On Wednesday, March 21, 2012, ultrasound imaging showed us that we were expecting a little boy.
On Wednesday, March 21, 2012, ultrasound imaging also hinted that this would be our only biological child.
Note: There is a happy ending to this story.
Our anatomy scan, performed a day before our 18-week mark, showed that our offspring was indeed male. We gloried over the four chambers of his heart and watched them beat in perfect symphony. We marveled over tiny bones, a round little belly, a huge noggin, a small upturned nose.
A boy! As the oldest of five girls, the novelty of a boy in the family rang through me. Mike squeezed my hand excitedly as the ultrasound tech explained all we were viewing.
I felt awash in the glow of motherhood. I had felt a few small movements before, but now I was finally looking at my child.
The ultrasound tech continued her exam, explaining she would next check out the placenta. Mike asked her what the big holes were on the screen. Everything looked like Swiss cheese. The tech muttered something, though in my euphoria I didn't recognize what she said. Honestly, I wasn't listening; why should I care about a placenta when there are small pictures of my baby's profile to obsess about?
Mike persisted a little, but the tech, in a totally professional manner, declined to say much more. About half our exam focused on the placenta. The tech saved many images of it, at least as many as of our baby. Eventually the scan ended. I wiped the gel off my belly and we headed back to the midwives' office to go over the results.
One of our midwives met with us in a small room. The walls were covered with pictures of babies, fruits of the delivery efforts of the office team. I beamed at Mike. We were having a boy! It was like finding out we were pregnant all over again. After months of morning sickness, I felt rejuvenated by the news.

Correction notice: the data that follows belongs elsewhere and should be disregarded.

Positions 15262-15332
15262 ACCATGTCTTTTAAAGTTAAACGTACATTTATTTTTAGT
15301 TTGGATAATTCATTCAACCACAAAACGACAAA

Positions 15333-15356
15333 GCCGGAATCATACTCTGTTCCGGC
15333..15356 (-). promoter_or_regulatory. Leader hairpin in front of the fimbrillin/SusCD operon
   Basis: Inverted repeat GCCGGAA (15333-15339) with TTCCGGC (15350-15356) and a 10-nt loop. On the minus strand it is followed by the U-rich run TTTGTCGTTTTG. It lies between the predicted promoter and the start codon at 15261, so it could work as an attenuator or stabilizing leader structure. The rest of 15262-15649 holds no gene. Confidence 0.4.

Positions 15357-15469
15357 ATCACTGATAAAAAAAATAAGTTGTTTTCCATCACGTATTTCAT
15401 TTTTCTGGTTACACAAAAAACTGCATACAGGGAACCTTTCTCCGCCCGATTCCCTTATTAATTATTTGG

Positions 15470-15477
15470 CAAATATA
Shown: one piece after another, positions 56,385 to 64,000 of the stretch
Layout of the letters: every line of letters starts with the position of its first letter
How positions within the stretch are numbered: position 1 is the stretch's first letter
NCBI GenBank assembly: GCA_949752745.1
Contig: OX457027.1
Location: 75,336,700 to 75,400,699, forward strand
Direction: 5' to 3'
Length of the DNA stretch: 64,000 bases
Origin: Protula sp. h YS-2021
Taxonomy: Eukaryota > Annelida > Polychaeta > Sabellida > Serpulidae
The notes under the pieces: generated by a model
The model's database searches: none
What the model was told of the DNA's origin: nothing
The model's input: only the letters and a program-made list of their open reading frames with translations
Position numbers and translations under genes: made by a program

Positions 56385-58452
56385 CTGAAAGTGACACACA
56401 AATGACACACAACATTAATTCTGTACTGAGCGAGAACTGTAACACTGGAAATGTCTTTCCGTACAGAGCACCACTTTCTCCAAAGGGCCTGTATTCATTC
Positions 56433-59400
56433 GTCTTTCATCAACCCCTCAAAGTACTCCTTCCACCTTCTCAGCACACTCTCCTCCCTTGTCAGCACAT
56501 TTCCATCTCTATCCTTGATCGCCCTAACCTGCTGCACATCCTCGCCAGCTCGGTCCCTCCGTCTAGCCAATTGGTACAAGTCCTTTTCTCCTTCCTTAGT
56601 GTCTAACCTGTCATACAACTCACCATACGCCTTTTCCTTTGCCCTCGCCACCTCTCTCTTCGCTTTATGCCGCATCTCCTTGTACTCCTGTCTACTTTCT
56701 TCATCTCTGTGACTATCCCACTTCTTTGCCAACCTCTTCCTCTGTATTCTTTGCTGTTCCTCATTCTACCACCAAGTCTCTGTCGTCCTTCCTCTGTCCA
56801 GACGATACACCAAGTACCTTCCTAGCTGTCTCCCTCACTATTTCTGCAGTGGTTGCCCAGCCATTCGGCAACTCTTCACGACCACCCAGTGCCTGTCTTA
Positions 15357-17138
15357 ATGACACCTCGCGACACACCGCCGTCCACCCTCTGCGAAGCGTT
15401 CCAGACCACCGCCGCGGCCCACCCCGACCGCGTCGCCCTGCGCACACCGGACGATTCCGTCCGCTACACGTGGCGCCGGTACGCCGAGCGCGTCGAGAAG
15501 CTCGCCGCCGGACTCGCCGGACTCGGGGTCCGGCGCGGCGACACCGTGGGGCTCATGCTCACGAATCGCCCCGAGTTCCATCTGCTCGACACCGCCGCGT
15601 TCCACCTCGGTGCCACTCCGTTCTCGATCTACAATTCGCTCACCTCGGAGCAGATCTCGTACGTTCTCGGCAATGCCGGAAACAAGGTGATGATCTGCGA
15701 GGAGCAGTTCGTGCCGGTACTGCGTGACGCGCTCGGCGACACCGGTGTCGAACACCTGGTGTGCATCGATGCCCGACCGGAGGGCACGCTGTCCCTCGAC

The midwife held up several images of the baby, confirming everything we already knew: he was healthy and strong, a good size for his age.
"We're thrilled!" I told her.
She then held up a sheet or two of images of the placenta. "A normal placenta will look smooth and uniform. Do you see these dark holes?"
We nodded our heads. "I wondered about that," Mike said. "Why does the placenta look like that?"
The midwife asked if I'd ever had uteran surgery of any type before. When I said I hadn't, she shook her head and explained the symptoms of an uncommon condition called placenta accreta. It occurs when there is a lack of endometrium in part of the uterus, so the placenta bonds to the uteran wall instead. Endometrium fails to form over scar lines, hence the question about surgery. Older women who have had multiple C-sections are at greatest risk, since they often carry thick scar tissue. Combined with a low-lying placenta, these women sometimes develop placenta accreta. The consequence of placenta accreta is surgery of some form. The best case scenario is that the placenta is only barely attached to the uterus, requiring a minimum of cutting to release it. The worst case scenario is that the placenta is firmly attached to the uterus, necessitating a complete hysterectomy. An untreated placenta accreta that won't detach from the uterus can hemorrhage until the mother dies. Hysterectomies, though extreme, are often recommended since they are the best way to guarantee the mother's survival.
Apparently, the dark spots in my placenta indicated connections between the placenta and the uteran wall. Even though this was my first pregnancy. Even though I had no known scarring. Even though my placenta was high up on the right side of my uterus.
"You both need to prepare for the possibility that this will be your last pregnancy."
Mike remained silent. I tapped the counter with my finger. "But the baby is fine, right?" I asked. "Is he at risk because of this?"
"The baby is totally fine," the midwife said. "There's no reason why he won't be completely healthy. This condition isn't hurting him."
"Well, that's good, we just want a healthy baby," I said.
We sat in silence for a moment. Then the midwife addressed Mike. "Are you alright? You seem more shaken up about this than your wife."
"It's just a lot to take in." I could see that Mike was upset, but I was still so excited that we were having a boy and that he was going to be healthy.
The midwife referred us to a perinatologist, to see if I did in fact have placenta accreta and how to proceed. The rest of our conversation as a blur. We left the office, three precious ultrasound images in hand, and walked out to our car.
I don't know if the magnitude of what happened hit me in the elevator or somewhere on the blacktop outside, but I had to hand off our little pictures to Mike because I suddenly felt so ill. So completely gripped with the reality of being a hysterectomy patient at 25 years old.